|Re: HP philosophy|
Message #4 Posted by Howard Owen on 30 Jan 2006, 10:55 p.m.,
in response to message #1 by Joe Edwards
The 41C documentation taught me how to program. I had seen an Apple ][ and a Commodore Pet, but I didn't know the first thing about BASIC. The excellent "Owner's Handbook and Programming Guide" was all I needed to break through from nearly complete ignorance into a fairly good grasp of how computers were programmed. (I actually didn't know what a good grounding it was until later, when assembly programming and FORTH on the Apple came easily to me.)
Documentation, or the lack of it, on the low-end machines notwithstanding, I don't fault HP for trying to produce good documentation for the RPL machines. The 28S manuals are pretty good. But the complexity of the machine had increased to the point where they couldn't give the same kind of general overview. The 48G saw the publication of the AUR, a fine piece of work. It even tries to reproduce that signature HP method of teaching programming through the use of examples. But the language is much, much harder, so the tutotial has to spend most of its time discussing the details rather than how they fit together.
That philosophy that Les says is lacking in the manuals is actually present in "HP-28 Insights" by William Wickes. It gives a designer's eye view of the machine. It's not particularly helpful in learning how to operate the machine, but it does give you an excellent idea of where the principle architect of RPL was coming from. But the HP-48 version of this work was two volumes, so you really ended up needing to read four volumes of not-so-easy prose to appreciate the attempt HP made to deliver documentation of a quality similar to the best of what had come before. And in my opinion, the attempt failed, precisely because the job was made so much harder by the explosion in complexity that RPL brought with it.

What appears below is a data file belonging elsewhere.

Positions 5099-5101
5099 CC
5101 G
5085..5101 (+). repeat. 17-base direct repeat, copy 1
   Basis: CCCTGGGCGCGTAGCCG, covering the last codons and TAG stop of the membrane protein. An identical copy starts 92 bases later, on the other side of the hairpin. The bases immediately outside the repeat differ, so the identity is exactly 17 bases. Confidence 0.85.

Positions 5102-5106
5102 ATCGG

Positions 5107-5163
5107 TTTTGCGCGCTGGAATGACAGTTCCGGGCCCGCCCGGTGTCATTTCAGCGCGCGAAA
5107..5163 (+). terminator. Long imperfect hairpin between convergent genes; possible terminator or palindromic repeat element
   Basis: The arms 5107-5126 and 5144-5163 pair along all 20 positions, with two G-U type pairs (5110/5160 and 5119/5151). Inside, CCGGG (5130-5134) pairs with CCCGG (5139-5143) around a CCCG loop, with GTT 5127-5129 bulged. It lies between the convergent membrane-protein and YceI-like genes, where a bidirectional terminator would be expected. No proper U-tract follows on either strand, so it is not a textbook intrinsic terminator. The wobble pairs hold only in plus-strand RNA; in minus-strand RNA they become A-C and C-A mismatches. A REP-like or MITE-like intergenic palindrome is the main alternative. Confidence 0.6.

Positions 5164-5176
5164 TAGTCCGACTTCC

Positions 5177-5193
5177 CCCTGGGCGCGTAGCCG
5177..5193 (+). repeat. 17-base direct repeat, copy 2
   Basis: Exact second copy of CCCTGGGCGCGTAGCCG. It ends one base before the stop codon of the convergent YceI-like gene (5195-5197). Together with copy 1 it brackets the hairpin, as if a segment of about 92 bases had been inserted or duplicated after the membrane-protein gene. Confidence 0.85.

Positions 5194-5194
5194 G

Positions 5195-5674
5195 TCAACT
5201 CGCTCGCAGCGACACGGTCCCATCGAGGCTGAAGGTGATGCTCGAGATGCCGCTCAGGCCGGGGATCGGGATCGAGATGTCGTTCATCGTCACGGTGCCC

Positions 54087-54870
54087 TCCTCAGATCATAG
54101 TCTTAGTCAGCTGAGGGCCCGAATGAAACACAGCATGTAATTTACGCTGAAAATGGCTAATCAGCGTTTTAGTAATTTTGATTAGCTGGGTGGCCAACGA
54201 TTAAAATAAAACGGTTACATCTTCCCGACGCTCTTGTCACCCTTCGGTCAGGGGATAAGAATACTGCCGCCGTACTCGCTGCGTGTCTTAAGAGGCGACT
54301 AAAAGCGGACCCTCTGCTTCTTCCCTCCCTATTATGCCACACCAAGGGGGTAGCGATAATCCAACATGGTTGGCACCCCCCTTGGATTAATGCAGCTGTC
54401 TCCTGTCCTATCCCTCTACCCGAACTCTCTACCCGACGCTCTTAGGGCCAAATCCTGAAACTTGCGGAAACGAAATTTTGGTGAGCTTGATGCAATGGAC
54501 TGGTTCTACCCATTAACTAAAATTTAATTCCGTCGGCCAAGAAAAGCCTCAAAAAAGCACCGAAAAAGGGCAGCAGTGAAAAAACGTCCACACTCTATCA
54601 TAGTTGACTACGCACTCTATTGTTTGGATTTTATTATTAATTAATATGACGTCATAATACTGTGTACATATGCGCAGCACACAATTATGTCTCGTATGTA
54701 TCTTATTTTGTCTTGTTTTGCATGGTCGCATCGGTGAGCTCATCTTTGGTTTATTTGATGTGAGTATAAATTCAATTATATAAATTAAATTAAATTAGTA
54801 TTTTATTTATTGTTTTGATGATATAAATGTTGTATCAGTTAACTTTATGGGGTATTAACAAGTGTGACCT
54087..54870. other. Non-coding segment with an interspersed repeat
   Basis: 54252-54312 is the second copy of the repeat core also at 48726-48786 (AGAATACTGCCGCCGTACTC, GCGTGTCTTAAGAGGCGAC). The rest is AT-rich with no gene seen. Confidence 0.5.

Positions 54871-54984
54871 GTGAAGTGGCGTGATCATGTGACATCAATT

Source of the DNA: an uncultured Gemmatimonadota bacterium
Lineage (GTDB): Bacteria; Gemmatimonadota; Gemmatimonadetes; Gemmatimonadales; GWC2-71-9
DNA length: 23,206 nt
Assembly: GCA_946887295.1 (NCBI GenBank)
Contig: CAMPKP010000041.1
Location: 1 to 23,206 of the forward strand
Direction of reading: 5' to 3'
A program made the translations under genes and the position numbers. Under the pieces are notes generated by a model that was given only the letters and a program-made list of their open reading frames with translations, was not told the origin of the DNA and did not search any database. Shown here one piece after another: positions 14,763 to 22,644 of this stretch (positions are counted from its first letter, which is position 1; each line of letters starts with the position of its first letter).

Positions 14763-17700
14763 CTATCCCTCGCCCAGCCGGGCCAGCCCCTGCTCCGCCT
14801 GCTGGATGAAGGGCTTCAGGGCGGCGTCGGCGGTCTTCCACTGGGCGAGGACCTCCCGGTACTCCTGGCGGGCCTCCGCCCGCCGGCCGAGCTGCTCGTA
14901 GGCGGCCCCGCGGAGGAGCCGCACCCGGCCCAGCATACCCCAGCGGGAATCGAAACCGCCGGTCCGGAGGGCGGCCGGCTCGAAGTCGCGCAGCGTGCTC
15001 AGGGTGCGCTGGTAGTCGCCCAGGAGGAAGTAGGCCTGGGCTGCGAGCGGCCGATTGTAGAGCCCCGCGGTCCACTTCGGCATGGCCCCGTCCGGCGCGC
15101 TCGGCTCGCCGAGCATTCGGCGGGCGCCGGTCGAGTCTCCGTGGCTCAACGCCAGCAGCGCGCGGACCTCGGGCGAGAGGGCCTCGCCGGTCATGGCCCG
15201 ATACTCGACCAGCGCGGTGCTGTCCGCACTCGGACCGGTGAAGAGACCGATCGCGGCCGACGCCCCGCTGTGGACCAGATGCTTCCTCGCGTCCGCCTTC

When I got my 41C, I spent at least six hours every day reading that manual and playing with the calculator. Inside a month, I had a pretty good grasp of what the basic machine was capable of. It's been seven months since I bought an HP-49g+. I haven't concentrated my time on it, or on the 48s I've bought, in the same way as for that first 41, but I've spent plenty of time nonetheless. I am nowhere close to knowing the whole machine the way I knew my first 41. That's not the documentation's fault, however. The new AUR for the 49G+ is built on the old 48 AUR, with lots of additions from the Metakernel manual and other places. There's a terrific little User's Guide by Dr. Gilberto Urroz that gives a methematical introduction to the operation of the machine, and a larger User's manual in PDF form that fleshes the guide out nicely. The documentation is well organized and comprehensive. But the machine is just too darn complicated to grasp in a short time. I keep learning new stuff the longer I play with the 49g+. This is a great delight for me, since I'm doing this as a hobby, i.e. for recreation. But I can certainly see why TI won the educational market with its simpler machines. HP probably got a lock on the mathematics and computer science geek market, but gave up the rest with these powerful, but difficult machines. I'm just glad I'm in the target demographic. 8)
P.S. Don't worry about being born "too late." You get to partake of the best of the past and the present. And you have a longer time to try to influence the future. Good luck!